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[Editorial] Preventing a Housing Market Collapse

Posted September. 18, 2008 07:00,   


The U.S. financial crisis has eased, with falling housing prices, the root cause of the crisis, stabilizing. Uncertainty lingers, however. Bank of Korea Governor Lee Seong-tae said yesterday, “The global economic crisis has just begun in the real economy.”

Korea’s financial market and real economy are not free from the aftermath of the global financial shock. Fortunately, the government believes Korea is unlikely to face a housing market collapse, which would trigger a financial crisis. Unlike U.S. financial institutions that provide loans equal to more than 70 percent of a home’s value, Korea’s lend up to half of a home’s value. Considering Korea’s high population density and densely populated Seoul metropolitan area, Korea is unlikely to face a plunge in housing prices.

Nevertheless, Seoul should not sit idle. Unless the maturity of existing loans is extended in a timely fashion, mortgage loans could trigger another crisis. The housing market also has two potential time bombs: more than 150,000 unsold and vacant apartments. The challenges in the housing market have put a heavier burden on real estate project financing, threatening the soundness of savings banks. The balance of project financing lending by savings banks is 12 trillion won (10.7 billion U.S. dollars), accounting for 16 percent. The delinquency rate last year did not significantly change, reaching 11.4 percent in June and 11.6 percent in December. The figure, however, soared to 14.3 percent at the end of June this year. In construction, rumors have spread that certain builders will go belly up due to project financing debt amounting to tens of billions of won.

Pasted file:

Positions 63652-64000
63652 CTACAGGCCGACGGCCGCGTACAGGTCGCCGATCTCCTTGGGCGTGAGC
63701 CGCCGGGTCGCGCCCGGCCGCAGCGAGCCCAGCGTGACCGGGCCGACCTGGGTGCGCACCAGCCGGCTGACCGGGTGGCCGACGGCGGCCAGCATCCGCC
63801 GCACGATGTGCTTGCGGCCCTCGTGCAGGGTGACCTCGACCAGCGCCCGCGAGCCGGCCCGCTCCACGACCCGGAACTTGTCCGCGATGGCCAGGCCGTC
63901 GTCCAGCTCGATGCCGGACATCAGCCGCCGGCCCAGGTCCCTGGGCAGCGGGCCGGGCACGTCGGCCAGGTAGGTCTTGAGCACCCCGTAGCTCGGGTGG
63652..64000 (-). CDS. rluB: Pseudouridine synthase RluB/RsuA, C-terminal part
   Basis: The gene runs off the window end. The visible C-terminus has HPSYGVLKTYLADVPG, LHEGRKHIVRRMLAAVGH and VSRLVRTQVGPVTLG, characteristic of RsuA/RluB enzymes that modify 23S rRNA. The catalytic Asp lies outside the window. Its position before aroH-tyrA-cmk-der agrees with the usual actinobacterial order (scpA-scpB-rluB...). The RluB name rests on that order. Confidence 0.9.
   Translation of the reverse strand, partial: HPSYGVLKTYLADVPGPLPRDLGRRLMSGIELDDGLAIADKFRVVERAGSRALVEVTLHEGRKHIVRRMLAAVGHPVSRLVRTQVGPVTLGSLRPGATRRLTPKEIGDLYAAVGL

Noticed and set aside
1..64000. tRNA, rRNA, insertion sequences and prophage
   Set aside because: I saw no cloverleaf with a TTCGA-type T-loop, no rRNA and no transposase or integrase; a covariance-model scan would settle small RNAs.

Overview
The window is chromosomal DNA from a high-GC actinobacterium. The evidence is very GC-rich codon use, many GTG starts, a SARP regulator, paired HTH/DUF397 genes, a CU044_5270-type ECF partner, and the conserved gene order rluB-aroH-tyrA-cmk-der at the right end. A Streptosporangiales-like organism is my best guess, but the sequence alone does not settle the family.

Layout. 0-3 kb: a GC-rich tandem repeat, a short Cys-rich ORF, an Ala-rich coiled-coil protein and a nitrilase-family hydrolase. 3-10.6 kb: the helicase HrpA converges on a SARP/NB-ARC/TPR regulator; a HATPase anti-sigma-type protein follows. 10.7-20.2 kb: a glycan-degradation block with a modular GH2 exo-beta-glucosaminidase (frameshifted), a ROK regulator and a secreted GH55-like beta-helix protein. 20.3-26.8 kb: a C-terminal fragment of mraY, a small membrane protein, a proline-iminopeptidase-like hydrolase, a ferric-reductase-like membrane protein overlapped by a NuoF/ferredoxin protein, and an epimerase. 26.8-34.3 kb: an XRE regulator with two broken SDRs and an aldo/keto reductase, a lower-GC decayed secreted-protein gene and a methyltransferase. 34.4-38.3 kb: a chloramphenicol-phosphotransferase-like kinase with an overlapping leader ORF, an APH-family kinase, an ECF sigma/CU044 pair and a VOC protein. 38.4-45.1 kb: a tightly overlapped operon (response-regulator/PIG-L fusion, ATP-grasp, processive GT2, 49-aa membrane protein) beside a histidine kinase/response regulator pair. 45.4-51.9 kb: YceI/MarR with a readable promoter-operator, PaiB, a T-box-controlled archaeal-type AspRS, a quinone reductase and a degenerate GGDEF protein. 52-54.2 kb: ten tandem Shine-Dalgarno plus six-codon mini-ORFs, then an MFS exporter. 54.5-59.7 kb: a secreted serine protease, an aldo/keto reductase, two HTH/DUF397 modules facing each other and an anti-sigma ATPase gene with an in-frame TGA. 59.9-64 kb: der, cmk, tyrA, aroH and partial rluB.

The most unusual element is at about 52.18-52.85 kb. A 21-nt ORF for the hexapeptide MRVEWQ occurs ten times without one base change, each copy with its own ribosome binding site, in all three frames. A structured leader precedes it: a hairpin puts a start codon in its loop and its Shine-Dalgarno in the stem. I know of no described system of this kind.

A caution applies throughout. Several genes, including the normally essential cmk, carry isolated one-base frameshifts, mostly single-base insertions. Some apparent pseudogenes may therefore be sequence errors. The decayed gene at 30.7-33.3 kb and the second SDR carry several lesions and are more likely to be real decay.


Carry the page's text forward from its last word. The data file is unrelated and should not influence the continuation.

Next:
Government policies to boost the housing market announced Aug. 21 included no measures for project financing or builders’ liquidity, intensifying financial worry. Financial authorities should come up with microeconomic measures to help the lower-income bracket buy houses and provide funds for construction companies while preventing a housing market collapse at the same time. The government will announce tomorrow policies to stabilize the housing market, and should include measures on how to deal with unsold apartments.

An all-out effort is needed to minimize the fallout from the global financial crisis. The Financial Supervisory Service says smaller companies that bought knock-in and knock-out (KIKO) currency options to avoid foreign exchange risks have suffered a combined loss of 800 billion won (716 million U.S. dollars) due to the weaker won. For example, the KOSDAQ-listed Taesan LCD suffered a loss of 80.6 billion won (72 million dollars) and filed for court receivership Tuesday. Given that, banks should not excessively strengthen lender qualifications to avoid putting more financial difficulty on smaller companies and households.